Based in Los Angeles and Paris, The Harmonist is a new fragrance house with a strong commitment to the natural world. Not only does The Harmonist draw inspiration for its signature scents from natural elements—specifically, the five feng shui elements of water, fire, earth, metal, and wood—the company is also committed to actions and advocacy that will help safeguard these elements in the face of a changing climate and a rapidly growing global population.
Recently, The Harmonist premiered The Droplet, a unique multisensory art installation that aims to build awareness of issues around water scarcity and to spark conversations and questions about what we can do to protect and conserve this precious natural resource. A 12-meter-high pavilion, shaped like a falling water drop and surrounded by an envelope of mist, The Droplet is set to tour internationally over the next two years, engaging viewers all around the world in this urgent discussion.
With so much of today’s news being taken up by stories of droughts and wildfires, there’s no question that The Droplet is a very timely project. Indeed, many experts believe that water scarcity will soon become one of the most pressing issues facing humanity and our planet. Read on to learn some key facts, figures, and ideas about water scarcity, and why water conservation is so important.
What is water scarcity?
The UN differentiates between several different levels of water scarcity. When annual water supplies fall below 1,700 cubic meters per person, that situation is referred to as “water stress.” “Water scarcity” occurs when the figure drops below 1,000 cubic meters per person, and “absolute scarcity” refers to an annual water supply of less than 500 cubic meters per person.
It’s important to note that water scarcity covers both physical shortage of water—for example, in a region that receives limited rainfall—and a lack of access to water supplies due to inadequate infrastructure or insufficient institutional support in ensuring a regular supply.
How has water scarcity changed over the years?
Scientists and researchers studying the world’s water supply have observed a number of emerging trends in recent years that demonstrate both the urgency and the complexity of addressing water scarcity. These include the following:
Growing levels of water stress worldwide—In examining recent data, water scientists have noted that water stress is more prevalent, as well as more severe, than it was a decade earlier. New maps produced through detailed data modeling reveal that every continent is currently experiencing higher levels of water stress; areas particularly affected include China, South and Central Asia, and Africa.
Water stress no longer confined to arid regions—Decades ago, water stress was almost exclusively a problem for arid regions, but that’s no longer the case. Data shows that many non-arid regions in the East Coast and upper Midwest United States, as well as in Europe, are facing significant water stress. Reasons for this shift include the increasing demands of a growing population, and supply being affected by climate change and similar factors.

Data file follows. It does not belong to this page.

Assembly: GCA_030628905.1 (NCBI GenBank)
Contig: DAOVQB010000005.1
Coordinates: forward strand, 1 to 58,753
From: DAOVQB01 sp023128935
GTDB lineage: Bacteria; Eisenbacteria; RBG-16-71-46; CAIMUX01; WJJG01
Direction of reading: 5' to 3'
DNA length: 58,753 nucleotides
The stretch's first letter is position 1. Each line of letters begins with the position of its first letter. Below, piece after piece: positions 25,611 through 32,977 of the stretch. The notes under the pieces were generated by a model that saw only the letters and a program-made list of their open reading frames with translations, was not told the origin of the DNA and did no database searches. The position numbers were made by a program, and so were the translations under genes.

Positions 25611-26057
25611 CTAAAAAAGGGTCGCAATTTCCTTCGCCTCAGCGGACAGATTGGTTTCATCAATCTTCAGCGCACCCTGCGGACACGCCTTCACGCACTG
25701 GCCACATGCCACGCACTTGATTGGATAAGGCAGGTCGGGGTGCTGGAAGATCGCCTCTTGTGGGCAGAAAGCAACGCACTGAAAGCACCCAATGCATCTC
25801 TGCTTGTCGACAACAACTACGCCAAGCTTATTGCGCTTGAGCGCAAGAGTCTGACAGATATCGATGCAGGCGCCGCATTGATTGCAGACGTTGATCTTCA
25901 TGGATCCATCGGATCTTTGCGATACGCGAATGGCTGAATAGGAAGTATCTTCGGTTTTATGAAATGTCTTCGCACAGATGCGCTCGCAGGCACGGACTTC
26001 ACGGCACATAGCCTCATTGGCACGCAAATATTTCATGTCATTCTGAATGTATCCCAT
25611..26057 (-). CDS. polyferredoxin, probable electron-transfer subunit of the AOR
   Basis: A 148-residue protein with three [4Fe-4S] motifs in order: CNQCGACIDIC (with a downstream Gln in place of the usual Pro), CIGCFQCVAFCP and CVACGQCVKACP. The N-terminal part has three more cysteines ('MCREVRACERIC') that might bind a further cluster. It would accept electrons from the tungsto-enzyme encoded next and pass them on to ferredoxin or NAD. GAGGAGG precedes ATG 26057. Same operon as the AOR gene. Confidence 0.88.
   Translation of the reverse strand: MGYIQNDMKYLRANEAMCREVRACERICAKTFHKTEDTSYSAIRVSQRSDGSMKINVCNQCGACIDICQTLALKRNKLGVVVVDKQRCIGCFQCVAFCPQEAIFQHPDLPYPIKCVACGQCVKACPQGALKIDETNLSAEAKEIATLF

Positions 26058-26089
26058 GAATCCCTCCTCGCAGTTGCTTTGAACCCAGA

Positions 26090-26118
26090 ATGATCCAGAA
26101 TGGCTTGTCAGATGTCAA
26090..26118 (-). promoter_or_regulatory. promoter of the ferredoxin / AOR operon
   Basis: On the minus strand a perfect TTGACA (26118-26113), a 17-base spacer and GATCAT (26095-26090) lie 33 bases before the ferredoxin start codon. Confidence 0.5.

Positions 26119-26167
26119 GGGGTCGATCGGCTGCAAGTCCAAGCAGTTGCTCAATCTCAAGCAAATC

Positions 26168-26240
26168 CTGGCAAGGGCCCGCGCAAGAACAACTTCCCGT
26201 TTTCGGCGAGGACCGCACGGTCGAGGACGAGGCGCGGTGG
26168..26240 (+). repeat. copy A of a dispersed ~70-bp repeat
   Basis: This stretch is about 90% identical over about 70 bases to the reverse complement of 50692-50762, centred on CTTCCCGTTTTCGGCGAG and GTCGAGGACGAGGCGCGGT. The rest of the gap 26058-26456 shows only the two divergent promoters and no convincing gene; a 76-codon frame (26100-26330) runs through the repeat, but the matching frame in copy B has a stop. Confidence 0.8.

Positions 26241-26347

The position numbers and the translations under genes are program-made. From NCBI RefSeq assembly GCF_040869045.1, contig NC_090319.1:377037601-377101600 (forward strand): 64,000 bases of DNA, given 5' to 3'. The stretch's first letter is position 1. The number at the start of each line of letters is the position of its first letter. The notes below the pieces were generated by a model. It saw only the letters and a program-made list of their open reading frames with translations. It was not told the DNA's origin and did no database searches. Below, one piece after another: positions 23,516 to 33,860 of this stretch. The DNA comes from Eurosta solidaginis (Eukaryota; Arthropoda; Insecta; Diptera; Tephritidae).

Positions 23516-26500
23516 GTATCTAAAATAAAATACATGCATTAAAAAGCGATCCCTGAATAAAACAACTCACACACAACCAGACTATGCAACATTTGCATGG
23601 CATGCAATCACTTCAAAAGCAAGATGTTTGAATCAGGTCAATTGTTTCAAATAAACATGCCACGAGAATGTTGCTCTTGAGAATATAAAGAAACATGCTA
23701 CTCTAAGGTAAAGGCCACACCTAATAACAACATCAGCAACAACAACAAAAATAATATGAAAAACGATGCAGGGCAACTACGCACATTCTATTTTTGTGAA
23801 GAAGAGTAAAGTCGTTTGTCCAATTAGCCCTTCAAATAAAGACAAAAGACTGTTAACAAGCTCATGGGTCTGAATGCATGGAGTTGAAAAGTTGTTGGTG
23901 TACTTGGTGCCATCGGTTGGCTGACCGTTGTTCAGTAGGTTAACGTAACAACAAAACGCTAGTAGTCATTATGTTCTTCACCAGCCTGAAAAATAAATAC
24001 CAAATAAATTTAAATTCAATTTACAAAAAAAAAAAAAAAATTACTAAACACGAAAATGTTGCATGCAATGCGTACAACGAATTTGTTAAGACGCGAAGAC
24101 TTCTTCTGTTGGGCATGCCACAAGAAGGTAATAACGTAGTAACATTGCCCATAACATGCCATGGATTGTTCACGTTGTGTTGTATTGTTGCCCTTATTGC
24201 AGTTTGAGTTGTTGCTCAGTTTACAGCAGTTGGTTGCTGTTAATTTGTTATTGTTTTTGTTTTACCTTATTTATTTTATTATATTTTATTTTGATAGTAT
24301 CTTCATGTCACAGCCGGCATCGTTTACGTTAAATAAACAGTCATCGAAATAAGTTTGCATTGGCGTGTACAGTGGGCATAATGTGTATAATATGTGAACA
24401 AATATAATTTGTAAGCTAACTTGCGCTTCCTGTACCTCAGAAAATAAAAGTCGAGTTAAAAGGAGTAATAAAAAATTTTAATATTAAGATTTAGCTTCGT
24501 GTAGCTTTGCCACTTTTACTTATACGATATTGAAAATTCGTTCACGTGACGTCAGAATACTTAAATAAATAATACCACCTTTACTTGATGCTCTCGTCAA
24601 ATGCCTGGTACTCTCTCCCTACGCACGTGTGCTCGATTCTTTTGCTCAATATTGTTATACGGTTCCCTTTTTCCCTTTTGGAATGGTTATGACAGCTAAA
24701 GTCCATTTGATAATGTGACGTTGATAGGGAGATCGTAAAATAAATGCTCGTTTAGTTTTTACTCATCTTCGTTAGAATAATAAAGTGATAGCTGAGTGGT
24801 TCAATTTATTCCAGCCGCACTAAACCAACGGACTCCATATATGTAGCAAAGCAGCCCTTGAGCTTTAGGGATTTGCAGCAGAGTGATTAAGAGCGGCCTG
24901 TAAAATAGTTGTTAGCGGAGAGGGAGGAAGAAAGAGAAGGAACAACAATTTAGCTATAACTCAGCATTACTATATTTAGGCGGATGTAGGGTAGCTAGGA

Significant annual variability in some areas—For a number of areas that experience elevated water stress, such as Australia, northwest India, the western United States, and northern China, the situation is further complicated by the fact that the available water supply can vary greatly from year to year. This can lead to a risky situation as a number of consecutive low-water years makes these areas highly vulnerable.
Increasing risks to food security—Considering that the majority of the world’s water (about 70% of freshwater withdrawals) is used for agriculture, water scarcity problems can quickly grow into food security issues. Many of the world’s major irrigated crop regions are already facing significant water stress, which is likely to continue growing as global demand for food increases and climate change continues to impact water supply.
Here are some important statistics on water scarcity.
Today, an estimated 1.2 billion people live in areas affected by water scarcity, and a further 1.6 billion people face economic water shortage; that is, water shortage caused by a lack of infrastructure to draw water from rivers and aquifers. Of these people, anywhere between 700 million and 850 million do not have regular access to clean and safe water for drinking and washing. Up to 80% of all illnesses in developing nations are linked to poor water quality, and an estimated 1 million people die from water, hygiene, and sanitation-related disease each year.
If the world doesn’t take action soon, the situation could get considerably worse. UNESCO estimates that by 2025, 1.8 billion people could be living in countries or regions facing absolute water scarcity (annual supplies of less than 500 cubic meters per person), and two-thirds of the entire global population could be experiencing water-stress conditions (annual supplies of less than 1,700 cubic meters per person). In addition, water scarcity in select arid and semi-arid regions could be responsible for displacing between 24 and 700 million people by 2030.